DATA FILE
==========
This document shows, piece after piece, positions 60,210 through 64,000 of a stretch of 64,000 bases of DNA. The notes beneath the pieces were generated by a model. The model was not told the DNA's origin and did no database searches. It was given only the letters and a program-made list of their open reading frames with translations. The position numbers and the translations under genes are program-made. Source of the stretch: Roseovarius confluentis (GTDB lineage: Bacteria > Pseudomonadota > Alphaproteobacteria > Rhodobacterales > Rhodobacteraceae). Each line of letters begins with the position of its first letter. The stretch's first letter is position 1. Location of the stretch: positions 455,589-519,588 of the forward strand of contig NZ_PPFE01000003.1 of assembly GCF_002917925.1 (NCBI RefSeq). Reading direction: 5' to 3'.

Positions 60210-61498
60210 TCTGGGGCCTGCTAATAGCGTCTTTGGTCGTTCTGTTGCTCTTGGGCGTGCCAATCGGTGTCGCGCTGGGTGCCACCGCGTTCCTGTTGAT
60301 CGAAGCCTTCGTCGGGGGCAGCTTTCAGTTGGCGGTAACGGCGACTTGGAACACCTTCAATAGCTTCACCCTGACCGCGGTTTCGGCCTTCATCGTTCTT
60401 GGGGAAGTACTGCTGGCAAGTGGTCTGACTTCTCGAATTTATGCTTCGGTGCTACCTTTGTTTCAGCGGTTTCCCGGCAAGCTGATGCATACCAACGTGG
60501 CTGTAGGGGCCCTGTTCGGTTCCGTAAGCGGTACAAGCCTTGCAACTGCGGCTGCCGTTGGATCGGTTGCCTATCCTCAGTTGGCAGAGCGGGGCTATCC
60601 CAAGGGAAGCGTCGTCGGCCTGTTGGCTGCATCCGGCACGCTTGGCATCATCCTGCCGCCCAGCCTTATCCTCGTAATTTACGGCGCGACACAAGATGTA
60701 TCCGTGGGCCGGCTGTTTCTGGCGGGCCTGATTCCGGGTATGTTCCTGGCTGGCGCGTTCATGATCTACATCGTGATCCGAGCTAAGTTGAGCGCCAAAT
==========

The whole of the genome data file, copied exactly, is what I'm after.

This document shows, piece after piece, positions 60,210 through 64,000 of a stretch of 64,000 bases of DNA. The notes beneath the pieces were generated by a model. The model was not told the DNA's origin and did no database searches. It was given only the letters and a program-made list of their open reading frames with translations. The position numbers and the translations under genes are program-made. Source of the stretch: Roseovarius confluentis (GTDB lineage: Bacteria > Pseudomonadota > Alphaproteobacteria > Rhodobacterales > Rhodobacteraceae). Each line of letters begins with the position of its first letter. The stretch's first letter is position 1. Location of the stretch: positions 455,589-519,588 of the forward strand of contig NZ_PPFE01000003.1 of assembly GCF_002917925.1 (NCBI RefSeq). Reading direction: 5' to 3'.

Positions 60210-61498
60210 TCTGGGGCCTGCTAATAGCGTCTTTGGTCGTTCTGTTGCTCTTGGGCGTGCCAATCGGTGTCGCGCTGGGTGCCACCGCGTTCCTGTTGAT
60301 CGAAGCCTTCGTCGGGGGCAGCTTTCAGTTGGCGGTAACGGCGACTTGGAACACCTTCAATAGCTTCACCCTGACCGCGGTTTCGGCCTTCATCGTTCTT
60401 GGGGAAGTACTGCTGGCAAGTGGTCTGACTTCTCGAATTTATGCTTCGGTGCTACCTTTGTTTCAGCGGTTTCCCGGCAAGCTGATGCATACCAACGTGG
60501 CTGTAGGGGCCCTGTTCGGTTCCGTAAGCGGTACAAGCCTTGCAACTGCGGCTGCCGTTGGATCGGTTGCCTATCCTCAGTTGGCAGAGCGGGGCTATCC
60601 CAAGGGAAGCGTCGTCGGCCTGTTGGCTGCATCCGGCACGCTTGGCATCATCCTGCCGCCCAGCCTTATCCTCGTAATTTACGGCGCGACACAAGATGTA
60701 TCCGTGGGCCGGCTGTTTCTGGCGGGCCTGATTCCGGGTATGTTCCTGGCTGGCGCGTTCATGATCTACATCGTGATCCGAGCTAAGTTGAGCGCCAAAT